Light-bodied Wines to Recommend to Your Customers for Spring
As spring approaches and winter’s icy grip begins to lessen, warmer temperatures and rain thaw the earth, and flowers again spring forth throughout North America. The fresh, blooming fragrance in the air suggests light, fresh, floral-scented white wines to enjoy as the weather warms up. Here are five favorites, a few perhaps slightly out of the spotlight, yet definitely worth seeking out and enjoying.
This white wine variety is native to Galicia, Spain, and has become one of Spain’s most recognizable wine styles and is very popular in the North American market. It is easy to understand why. It is aromatic with notes of acacia blossom, lime, and peach with a hint of fresh, green herbs. Taste-wise, it is dry and medium in body, with refreshingly crisp acidity and finishes with a slight touch of salinity. Albariño is a great food wine as well, pairing nicely with sea fare such as pan-seared scallops in lemon beurre blanc with risotto and spring asparagus. Albariño is also easy on the wallet, with most wines selling in the $12 to $20 retail range.
This variety, native to France but also popular in South Africa and California, is made in a rather wide range of styles, from dry to dessert-level sweet. The most encountered interpretation of this white wine chameleon is from the appellation of Vouvray in the Loire Valley. Here, the style includes sparkling as well as still white wines ranging from dry (sec), to slightly sweet (tendre) to medium sweet (demi-sec) to sweet (moulleux). The slightly sweet tendre is the style most often encountered at retail and restaurants, although this terminology is not always found on the label. Vouvray is a classic spring (and summer) wine, fresh and aromatic, with floral notes of night-blooming jasmine and honeysuckle, hay, chamomile, lime, and green apple. The taste is just slightly sweet, balanced by bracing, high acidity with a mineral, stony touch on the finish reminiscent of cold mountain spring water. Try this wine with pappardelle pasta with grilled shrimp, fennel, and fresh spring peas.
Pronounced with a hard “g” sound, Falanghina offers up an interesting alternative to that better-known Italian variety, Pinot Grigio. Falanghina is grown almost exclusively in Campania, Italy, where it is the most widely planted white wine variety. Falanghina has fresh, green, leafy aromas coupled with ripe stone fruit notes, like apricot and nectarine. It is dry and fleshy on the palate with refreshing acidity. Enjoy Falanghina with smoked chicken in a creamy parmigiana sauce with diced tomatoes and fresh basil.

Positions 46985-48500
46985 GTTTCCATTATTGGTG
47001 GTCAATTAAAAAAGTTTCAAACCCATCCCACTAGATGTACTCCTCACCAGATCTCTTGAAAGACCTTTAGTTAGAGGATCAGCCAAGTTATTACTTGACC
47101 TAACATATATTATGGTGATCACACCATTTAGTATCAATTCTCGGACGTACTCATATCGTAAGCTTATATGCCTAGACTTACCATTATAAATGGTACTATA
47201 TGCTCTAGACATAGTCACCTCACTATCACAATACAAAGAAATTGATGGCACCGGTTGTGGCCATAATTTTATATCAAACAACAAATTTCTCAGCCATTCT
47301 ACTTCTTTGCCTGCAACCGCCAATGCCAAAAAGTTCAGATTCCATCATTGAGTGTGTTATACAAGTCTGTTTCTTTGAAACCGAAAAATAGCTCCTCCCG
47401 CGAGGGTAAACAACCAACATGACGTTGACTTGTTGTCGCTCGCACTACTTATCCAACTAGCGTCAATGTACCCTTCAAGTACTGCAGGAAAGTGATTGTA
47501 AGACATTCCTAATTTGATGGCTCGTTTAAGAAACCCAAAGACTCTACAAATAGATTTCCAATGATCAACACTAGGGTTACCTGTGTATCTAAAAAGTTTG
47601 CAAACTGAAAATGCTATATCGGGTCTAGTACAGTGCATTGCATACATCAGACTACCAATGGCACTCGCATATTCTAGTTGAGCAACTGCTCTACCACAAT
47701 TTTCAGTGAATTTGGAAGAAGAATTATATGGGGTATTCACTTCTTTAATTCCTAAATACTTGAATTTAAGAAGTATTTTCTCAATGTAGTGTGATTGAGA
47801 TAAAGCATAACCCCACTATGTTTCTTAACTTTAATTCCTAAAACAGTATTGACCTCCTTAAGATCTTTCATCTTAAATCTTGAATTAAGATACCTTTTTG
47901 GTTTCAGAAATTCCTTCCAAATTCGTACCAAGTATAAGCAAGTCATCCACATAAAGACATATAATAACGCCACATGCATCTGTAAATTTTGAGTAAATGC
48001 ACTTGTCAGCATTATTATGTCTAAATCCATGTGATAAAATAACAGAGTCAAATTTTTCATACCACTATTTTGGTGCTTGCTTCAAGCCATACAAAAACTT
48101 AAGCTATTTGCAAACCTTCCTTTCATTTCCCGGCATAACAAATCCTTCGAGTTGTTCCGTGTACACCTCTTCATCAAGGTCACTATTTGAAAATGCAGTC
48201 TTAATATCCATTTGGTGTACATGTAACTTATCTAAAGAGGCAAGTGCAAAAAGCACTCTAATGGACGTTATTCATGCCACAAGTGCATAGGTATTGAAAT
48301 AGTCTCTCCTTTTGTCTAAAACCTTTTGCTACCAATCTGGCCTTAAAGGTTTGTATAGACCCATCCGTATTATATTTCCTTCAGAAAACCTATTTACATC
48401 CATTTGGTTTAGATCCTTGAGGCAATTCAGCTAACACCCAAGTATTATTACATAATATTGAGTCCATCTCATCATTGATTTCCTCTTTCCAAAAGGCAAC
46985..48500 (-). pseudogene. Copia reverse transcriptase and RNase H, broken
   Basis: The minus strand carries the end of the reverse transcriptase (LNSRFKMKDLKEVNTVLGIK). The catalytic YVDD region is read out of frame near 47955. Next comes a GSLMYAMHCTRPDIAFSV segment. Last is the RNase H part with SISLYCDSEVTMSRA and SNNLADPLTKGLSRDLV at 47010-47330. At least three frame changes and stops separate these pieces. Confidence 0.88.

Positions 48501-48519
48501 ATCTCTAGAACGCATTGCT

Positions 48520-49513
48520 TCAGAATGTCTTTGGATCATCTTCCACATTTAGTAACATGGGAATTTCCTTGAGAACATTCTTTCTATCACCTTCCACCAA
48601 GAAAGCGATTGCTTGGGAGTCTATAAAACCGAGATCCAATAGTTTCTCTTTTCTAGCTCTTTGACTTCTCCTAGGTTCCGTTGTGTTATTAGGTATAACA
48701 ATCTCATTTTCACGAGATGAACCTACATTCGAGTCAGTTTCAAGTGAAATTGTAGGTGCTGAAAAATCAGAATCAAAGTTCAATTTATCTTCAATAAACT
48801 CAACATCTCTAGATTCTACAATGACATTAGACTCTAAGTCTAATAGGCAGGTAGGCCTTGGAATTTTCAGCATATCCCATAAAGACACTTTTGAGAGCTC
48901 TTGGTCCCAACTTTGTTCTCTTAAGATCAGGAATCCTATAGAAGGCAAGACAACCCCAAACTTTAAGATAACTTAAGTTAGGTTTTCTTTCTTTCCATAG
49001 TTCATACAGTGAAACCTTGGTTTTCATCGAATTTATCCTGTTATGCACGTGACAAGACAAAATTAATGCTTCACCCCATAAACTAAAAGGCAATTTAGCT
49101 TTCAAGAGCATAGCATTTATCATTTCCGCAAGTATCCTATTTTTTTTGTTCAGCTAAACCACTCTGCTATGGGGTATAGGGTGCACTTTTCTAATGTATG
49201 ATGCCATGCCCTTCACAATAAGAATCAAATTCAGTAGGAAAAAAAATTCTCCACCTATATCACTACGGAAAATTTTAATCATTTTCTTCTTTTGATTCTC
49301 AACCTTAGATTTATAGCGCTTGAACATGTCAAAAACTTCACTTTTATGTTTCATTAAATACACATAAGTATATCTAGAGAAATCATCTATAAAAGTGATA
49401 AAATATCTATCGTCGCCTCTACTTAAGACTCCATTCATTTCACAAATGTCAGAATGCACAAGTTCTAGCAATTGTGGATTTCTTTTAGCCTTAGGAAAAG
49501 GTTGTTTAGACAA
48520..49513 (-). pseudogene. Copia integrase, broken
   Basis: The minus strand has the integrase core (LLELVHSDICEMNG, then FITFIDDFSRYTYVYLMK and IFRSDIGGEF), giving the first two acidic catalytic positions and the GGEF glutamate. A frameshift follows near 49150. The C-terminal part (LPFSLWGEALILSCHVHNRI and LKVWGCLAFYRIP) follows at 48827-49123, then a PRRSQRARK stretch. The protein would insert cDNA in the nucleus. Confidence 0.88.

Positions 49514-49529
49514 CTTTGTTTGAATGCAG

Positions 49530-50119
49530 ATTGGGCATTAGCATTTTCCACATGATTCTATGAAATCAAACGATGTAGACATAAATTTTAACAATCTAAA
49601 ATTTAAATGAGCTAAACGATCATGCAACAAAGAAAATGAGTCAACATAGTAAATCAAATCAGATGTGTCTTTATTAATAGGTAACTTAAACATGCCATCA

The fresh, blooming fragrance in the air suggests light, fresh, floral-scented white wines to enjoy as the weather warms up.
One of the several mutations of the red wine variety Pinot Noir, Pinot Blanc is most closely associated with the vineyards of Alsace, France, although it is more widely grown in the northeast of Italy (notably in the Alto Adige) where it is called Pinot Bianco, and even more widely grown in Germany under the name Weissburgunder. All three versions produce similar wines of good quality, although the cooler climate in Alto Adige results in a slightly lighter, brighter style featuring fresh, high acidity. In Wine Grapes (Robinson, Harding, Vouillamoz) the wine is described as being “a lip-smacking halfway house between refreshment and opulence.” I find the wine to be similar to unoaked Chardonnay, but slightly less full-bodied with higher acidity. It has notes of apple blossom, fresh almonds, lemon, and ripe pear. Try Pinot Blanc with flatbread topped with goat cheese, caramelized onion, and fresh tarragon.
Last alphabetically here but certainly not least, the very name describes springtime freshness. “Ver” indicates the color “green” in wine grapes like Verdejo, Vermentino, Verdicchio, and more. All produce crisp, fresh, lighter-bodied wines suitable for spring drinking. Vermentino is an Italian variety, and although grown on coastal Tuscany and Liguria as well, the most notable versions hail from the island of Sardinia. Look for the appellations Vermentino di Sardegna for a super affordable, refreshing version, and Vermentino di Gallura for more complexity. Both offer fresh fruit aromas of citrus like grapefruit and lime, white peach, almond, and white flowers. Crisp, fresh, and dry on the palate, with green, herbal notes, citrus zest, bright acidity, and a note of crushed almond on the finish. Few pairings could be better with this wine than grilled Mediterranean Sea Bass sprinkled with extra virgin olive oil, sea salt, pepper, a spritz of lemon, and a sprig of fresh rosemary.
Of course, there are many more white wines (not to mention sparkling, rosé and red) that could be included here, but discovering and experiencing these five interesting wines are more than enough to help kickstart your spring season with delicious eating and drinking. Bon appétit!